The Power Of One

Building a sound fiscal foundation while you are living single

income in a liquid account (e.g., a money market). It serves as an emergency fund–three to six months of living expenses–something every single person should have.

Single women–heads of household, especially–have a lot of reasons to be conscientious about planning for their financial independence. “They live longer than men; they work about 111/2 years fewer than men (time out for pregnancies and raising small children), so they don’t have as many years put in for a pension; they earn less than men for the same work [67 cents out of every dollar for black women]; and they get less in Social Security benefits,” Barlow explains.

She goes on to say that there are two things that build wealth: time and money. “The more you have of one the less you need of the other.” For instance, “A person who is age 25 could build a very nice nest egg by saving only $25 a month. If they wait until they are age 45, they are going to have to save $240 a month to achieve that same nest egg at age 65. So they have to save almost nine times as much if they wait 20 years.”

A recent survey by Ariel Mutual Funds and Charles Schwab revealed that African Americans tend to wait until they earn six figures before they invest no matter how old they are. This gives couples with two incomes a head start on singles in building a nest egg. But the key is not how much money you make; it is what you do with your money, says Barlow.

In fact, being solo can work to your advantage, if you plan properly. Singles can take advantage of the fact that they only have one mouth to feed and one body to cloth and shelter. Set realistic goals about how you would like to live now and in the future, and then develop a financial plan to help you achieve those goals–even if you are living from paycheck to paycheck. Theoretically, single people should find it easier to pay themselves first.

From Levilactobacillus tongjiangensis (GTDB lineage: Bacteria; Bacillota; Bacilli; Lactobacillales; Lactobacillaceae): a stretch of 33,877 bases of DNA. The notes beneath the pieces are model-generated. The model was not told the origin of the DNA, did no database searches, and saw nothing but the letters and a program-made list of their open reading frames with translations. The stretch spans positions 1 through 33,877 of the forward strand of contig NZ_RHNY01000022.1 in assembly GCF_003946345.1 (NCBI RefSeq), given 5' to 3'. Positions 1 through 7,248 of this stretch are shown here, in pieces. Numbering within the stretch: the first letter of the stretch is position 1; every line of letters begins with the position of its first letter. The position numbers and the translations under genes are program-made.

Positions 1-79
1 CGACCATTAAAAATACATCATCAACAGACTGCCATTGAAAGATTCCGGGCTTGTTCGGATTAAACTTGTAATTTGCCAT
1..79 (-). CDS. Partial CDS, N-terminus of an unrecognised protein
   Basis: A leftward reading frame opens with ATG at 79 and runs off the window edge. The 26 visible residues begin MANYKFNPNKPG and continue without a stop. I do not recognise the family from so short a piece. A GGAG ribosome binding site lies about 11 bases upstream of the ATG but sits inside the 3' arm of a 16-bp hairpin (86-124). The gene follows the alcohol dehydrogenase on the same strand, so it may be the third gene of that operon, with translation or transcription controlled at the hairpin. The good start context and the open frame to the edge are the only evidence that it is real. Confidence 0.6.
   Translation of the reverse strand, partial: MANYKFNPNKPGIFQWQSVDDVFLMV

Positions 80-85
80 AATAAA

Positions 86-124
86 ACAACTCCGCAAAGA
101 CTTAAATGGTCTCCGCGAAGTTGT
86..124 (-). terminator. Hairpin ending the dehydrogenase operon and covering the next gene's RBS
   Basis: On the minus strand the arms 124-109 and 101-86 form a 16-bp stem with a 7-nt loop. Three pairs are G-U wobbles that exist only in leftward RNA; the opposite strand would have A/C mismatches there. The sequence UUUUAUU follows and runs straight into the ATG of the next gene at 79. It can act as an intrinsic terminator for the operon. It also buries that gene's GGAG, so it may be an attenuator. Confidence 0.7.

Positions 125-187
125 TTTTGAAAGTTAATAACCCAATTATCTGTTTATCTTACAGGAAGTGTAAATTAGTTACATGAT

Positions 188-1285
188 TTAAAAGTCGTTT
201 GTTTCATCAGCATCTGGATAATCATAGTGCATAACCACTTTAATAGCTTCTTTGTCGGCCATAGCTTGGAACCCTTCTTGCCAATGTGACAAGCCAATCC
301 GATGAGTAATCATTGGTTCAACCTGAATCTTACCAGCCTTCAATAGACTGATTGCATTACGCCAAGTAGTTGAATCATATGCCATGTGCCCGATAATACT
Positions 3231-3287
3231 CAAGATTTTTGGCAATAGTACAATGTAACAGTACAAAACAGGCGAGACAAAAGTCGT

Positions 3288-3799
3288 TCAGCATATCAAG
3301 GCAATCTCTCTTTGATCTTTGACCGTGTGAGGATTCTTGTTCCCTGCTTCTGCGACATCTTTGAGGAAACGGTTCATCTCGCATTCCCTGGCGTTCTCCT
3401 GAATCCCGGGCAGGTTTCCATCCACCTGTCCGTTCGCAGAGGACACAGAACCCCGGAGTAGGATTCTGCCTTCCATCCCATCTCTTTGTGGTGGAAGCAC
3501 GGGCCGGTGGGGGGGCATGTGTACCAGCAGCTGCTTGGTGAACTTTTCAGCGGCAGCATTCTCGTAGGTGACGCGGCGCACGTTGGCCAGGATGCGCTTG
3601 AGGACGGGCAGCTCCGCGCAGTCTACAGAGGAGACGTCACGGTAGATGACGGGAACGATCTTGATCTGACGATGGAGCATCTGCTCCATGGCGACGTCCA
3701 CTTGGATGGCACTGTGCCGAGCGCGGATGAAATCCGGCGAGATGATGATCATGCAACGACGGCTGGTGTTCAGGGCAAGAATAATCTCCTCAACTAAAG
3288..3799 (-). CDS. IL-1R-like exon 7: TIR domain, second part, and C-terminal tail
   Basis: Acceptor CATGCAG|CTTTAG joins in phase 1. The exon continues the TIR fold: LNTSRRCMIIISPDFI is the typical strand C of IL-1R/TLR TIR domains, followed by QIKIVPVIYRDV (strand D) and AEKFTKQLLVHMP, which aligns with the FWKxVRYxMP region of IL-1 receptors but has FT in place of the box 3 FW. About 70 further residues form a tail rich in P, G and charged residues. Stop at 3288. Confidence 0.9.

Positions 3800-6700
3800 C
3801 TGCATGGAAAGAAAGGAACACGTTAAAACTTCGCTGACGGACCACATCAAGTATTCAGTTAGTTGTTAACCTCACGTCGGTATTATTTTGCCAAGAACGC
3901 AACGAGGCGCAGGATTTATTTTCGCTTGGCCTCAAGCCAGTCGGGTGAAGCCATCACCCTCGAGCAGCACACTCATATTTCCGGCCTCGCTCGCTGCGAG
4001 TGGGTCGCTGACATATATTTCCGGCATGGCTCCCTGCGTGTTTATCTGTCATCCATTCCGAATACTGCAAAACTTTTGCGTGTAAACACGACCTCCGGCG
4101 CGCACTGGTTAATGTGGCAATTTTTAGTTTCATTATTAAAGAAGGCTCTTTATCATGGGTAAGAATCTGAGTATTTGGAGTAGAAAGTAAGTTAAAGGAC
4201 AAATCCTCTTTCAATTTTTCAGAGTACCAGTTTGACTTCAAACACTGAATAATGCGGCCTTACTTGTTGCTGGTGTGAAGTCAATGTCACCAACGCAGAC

SAVE TO THE MAX FOR RETIREMENT
You have probably heard it before: Contribute as much as you can to your 401(k) or 403(b) plan. After those plans are fully funded, contribute to a Roth IRA. The participation level is still low, although the only stipulation is income, says Jonathan Sard, a certified financial planner with Financial Alternatives in Atlanta. For a single person to contribute to a Roth, he or she can’t earn more than $110,000 (adjusted gross income). Starting in 2002, the maximum annual contribution allowed will increase from $2,000 to $3,000, and in 2008, it will increase to $5,000 (For more tax advice, see “What the New Tax Law Means to You” this issue).

“Both the Roth IRA and 401(k) plan come into play for retirement planning and tax planning,” adds Sard. “By contributing up to the current allowable limits, you automatically lower your taxable income. Employer plans grow tax-deferred while the Roth IRA is tax-free income at age

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